Or, more precisely, will enterprise Solution Clouds run on Deployment Clouds?
I’ve previously made the case that we shouldn’t include SaaS in the “Cloud” (rather, it’s just Web apps). Obvioulsy my guillotine didn’t cut it against the lure of Cloud-branding. Fine, then let’s agree that we have two types of Clouds: Solution Clouds and Deployment Clouds.
Solution Clouds are the same as SaaS (and I’ll use the terms interchangeably). Enterprise Solution Clouds provide common functions like HR, CRM, Financial, Collaboration, etc. Every company needs them and they are similar between companies.
Deployment Clouds are where you deploy applications. That definition covers both IaaS and PaaS, which are part of the same continuum.
You subscribe to a Solution Cloud; you deploy on a Deployment Cloud.
Considering these two types of Clouds separately doesn’t mean they’re not connected. The same providers may offer both, and they may be tightly packaged together. But they’re still different in their nature.
The reason for this little lexicological excursion is to formulate this question: will enterprise Solution Clouds run on Deployment Clouds or on their own infrastructure? Can application-centric ISVs compete, in the enterprise market, by providing a Solution Cloud on top of someone else’s Deployment Cloud? Or will the most successful enterprise Solution Clouds be run by full-stack operators?
Right now, most incumbent enterprise software vendors (Oracle, SAP…), and the Cloud-only enterprise vendors with the most adoption (SalesForce, WorkDay…) offer Cloud services by operating their own infrastructure. On the other hand, there are many successful SaaS vendors targeting smaller companies which run their operations on top of a Deployment Cloud (e.g. the Google Cloud Platform or AWS). That even seems to be the default mode of operation for these vendors. Why not enterprise vendors? Let’s look at the potential reasons for this, in order to divine if it may change in the future.
- It could be that it’s a historical accident, either because the currently successful enterprise providers necessarily started before Deployment Clouds were available (it takes time to build an enterprise Solution Cloud) or they started from existing on-premise software which didn’t lend itself to running on a Deployment Cloud. Or these SaaS providers were simply not culturally or technically ready to use Deployment Clouds.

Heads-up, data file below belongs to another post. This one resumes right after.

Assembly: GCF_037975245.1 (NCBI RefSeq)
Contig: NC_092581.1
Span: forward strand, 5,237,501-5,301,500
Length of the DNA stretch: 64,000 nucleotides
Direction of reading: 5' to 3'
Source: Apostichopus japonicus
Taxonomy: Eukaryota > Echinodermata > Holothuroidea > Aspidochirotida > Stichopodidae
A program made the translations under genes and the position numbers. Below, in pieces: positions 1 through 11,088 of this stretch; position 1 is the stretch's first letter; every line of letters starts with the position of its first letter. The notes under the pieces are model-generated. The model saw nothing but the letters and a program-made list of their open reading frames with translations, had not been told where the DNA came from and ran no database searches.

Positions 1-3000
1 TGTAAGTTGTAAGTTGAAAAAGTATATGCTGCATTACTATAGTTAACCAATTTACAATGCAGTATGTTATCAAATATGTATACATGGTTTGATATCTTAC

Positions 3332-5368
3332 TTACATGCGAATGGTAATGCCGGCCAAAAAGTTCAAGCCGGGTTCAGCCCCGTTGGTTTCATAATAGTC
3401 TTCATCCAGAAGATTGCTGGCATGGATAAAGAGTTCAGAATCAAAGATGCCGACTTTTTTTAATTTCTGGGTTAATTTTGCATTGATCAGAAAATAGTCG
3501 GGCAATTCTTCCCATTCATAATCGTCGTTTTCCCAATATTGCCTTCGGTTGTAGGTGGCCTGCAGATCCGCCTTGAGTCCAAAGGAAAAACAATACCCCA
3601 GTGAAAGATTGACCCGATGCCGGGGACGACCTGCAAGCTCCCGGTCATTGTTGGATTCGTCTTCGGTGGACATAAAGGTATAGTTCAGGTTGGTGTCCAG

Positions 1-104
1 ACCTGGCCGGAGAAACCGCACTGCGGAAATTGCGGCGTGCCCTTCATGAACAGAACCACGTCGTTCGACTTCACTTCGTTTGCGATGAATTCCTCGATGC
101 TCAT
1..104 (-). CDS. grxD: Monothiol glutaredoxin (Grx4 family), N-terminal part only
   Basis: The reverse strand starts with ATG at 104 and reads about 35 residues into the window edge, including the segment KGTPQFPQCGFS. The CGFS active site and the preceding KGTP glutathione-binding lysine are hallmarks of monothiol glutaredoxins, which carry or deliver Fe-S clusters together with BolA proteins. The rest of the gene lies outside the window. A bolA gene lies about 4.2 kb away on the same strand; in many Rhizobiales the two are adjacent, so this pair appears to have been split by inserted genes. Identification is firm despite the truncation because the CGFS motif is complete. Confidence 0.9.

- It could be that it’s necessary in order to provide the necessary level of security and compliance. Every enterprise SaaS vendor has a “security” whitepaper which plays up the fact that they run their own datacenter, allowing them to ensure that all the guards have a CSSLP, a fifth-degree karate black belt, a scary-looking goatee and that they follow a documented process when they brush their teeth in the morning. If that’s a reason, then it won’t change until Deployment Clouds can offer the same level of compliance (and prove it). Which is happening, BTW.
- It could be that enterprise Solution Clouds are large enough (or have vocation to become large enough) that there are little economies of scale in sharing the infrastructure with other workload.
- It could be that they can optimize the infrastructure to better serve their particular type of workload.
Any other reason? Will enterprise Solution Cloud always run on their own infrastructure? The end result probably hinges a lot on whether, once it fully moves to a Cloud delivery model, the enterprise SaaS landscape is as concentrated as the traditional enterprise application landscape was, or whether the move to Cloud opens the door to a more diverse ecosystem. The answer to this hinges, in turn, on Cloud application integration, which will be the topic of the next post.